Select your localized edition:

Close ×

More Ways to Connect

Discover one of our 28 local entrepreneurial communities »

Be the first to know as we launch in new countries and markets around the globe.

Interested in bringing MIT Technology Review to your local market?

MIT Technology ReviewMIT Technology Review - logo

 

Unsupported browser: Your browser does not meet modern web standards. See how it scores »

{ action.text }

The Gene That Makes Us Human
A rapidly evolved piece of DNA that’s unique to humans could be the key to the human brain

SOURCE:An RNA Gene Expressed during Cortical Development Evolved Rapidly in Humans”
Katherine Pollard et al.
Nature 443(7108): 167-172

RESULTS: Researchers identified a small piece of DNA that has undergone rapid evolution in humans but not in other species, such as chickens and chimpanzees. The DNA sequence is part of a gene that codes for RNA rather than for a protein; the gene is expressed during development of the cerebral cortex.

WHY IT MATTERS: The human brain is three times the size of a chimp’s–largely because of a bigger cerebral cortex, the outer layer of the brain that is responsible for reasoning and other types of complex thought. Because the newly identified variation is unique to humans, and the gene it is part of is active during cortical development, the finding might help explain how the human brain evolved.

METHODS: Researchers compared the human genome with the genomes of chimps, dogs, rats, mice, and chickens to find genetic sequences that changed little between species, suggesting that they were functionally important. Within those shared regions, the researchers looked for sequences that had changed significantly between chimpanzees and humans, indicating that those changes played a crucial role in human evolution.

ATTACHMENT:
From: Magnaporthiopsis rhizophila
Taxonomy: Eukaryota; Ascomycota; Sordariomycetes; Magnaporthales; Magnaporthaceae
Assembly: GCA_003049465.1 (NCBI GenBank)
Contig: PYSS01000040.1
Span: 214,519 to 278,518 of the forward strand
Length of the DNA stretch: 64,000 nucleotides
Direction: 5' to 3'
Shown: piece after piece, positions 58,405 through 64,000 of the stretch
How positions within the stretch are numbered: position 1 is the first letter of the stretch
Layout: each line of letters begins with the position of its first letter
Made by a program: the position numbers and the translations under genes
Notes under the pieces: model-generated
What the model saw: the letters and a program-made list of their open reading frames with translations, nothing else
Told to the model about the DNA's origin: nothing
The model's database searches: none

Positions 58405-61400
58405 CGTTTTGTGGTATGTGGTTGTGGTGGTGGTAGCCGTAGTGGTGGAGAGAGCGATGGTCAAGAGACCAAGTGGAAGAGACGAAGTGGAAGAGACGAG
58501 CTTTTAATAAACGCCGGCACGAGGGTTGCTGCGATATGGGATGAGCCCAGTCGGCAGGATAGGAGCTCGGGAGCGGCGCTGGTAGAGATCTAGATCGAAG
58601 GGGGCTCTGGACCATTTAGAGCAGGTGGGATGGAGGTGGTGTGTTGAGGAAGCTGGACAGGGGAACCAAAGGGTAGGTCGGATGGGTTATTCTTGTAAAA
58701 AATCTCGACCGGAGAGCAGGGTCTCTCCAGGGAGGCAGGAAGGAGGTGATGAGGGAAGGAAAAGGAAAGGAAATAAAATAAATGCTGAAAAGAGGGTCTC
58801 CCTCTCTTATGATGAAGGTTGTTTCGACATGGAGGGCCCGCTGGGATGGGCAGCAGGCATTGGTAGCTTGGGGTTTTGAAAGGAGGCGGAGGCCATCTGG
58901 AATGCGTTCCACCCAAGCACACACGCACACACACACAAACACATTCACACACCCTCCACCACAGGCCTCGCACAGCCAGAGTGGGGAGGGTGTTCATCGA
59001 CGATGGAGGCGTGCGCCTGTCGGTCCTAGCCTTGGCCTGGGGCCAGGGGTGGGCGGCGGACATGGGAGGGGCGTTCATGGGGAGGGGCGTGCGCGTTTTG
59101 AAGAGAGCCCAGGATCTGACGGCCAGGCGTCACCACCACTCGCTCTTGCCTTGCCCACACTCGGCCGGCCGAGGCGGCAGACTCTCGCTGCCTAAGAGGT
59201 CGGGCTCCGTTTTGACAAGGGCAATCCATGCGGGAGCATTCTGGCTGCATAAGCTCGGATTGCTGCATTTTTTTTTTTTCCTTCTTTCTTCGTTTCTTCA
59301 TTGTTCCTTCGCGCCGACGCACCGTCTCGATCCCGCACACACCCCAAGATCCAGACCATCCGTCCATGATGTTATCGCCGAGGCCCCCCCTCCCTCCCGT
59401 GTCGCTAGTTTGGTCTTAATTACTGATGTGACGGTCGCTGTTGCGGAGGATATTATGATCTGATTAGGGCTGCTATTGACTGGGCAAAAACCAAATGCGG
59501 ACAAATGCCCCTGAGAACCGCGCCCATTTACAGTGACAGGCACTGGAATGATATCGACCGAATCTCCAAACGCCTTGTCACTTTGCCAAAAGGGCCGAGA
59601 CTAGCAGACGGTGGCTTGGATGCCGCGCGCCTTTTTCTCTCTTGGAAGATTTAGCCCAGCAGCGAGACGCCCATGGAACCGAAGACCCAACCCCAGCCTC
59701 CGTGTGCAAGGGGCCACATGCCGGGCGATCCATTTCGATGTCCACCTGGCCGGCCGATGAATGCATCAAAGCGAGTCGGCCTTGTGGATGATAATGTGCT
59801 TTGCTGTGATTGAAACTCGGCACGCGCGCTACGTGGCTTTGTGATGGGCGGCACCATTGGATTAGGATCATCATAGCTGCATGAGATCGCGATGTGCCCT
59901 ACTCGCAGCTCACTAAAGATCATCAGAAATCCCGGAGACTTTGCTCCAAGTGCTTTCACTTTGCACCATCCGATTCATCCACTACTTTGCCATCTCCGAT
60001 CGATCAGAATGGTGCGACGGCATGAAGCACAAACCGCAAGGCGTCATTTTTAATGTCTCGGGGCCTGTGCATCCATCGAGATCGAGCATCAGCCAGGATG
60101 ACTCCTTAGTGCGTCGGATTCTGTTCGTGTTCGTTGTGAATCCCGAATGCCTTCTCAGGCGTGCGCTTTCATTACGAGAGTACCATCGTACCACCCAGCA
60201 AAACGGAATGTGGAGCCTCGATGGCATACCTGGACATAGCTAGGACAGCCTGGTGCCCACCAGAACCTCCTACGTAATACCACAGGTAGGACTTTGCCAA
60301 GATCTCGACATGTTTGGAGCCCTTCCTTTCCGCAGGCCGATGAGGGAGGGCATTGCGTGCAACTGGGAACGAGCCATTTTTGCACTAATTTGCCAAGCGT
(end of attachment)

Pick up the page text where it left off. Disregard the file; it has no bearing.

NEXT STEPS: Researchers will try to better understand the RNA gene’s role in brain development and cognition by creating a mouse that expresses the human form of the gene.

0 comments about this story. Start the discussion »

Tagged: Biomedicine

Reprints and Permissions | Send feedback to the editor

From the Archives

Close

Introducing MIT Technology Review Insider.

Already a Magazine subscriber?

You're automatically an Insider. It's easy to activate or upgrade your account.

Activate Your Account

Become an Insider

It's the new way to subscribe. Get even more of the tech news, research, and discoveries you crave.

Sign Up

Learn More

Find out why MIT Technology Review Insider is for you and explore your options.

Show Me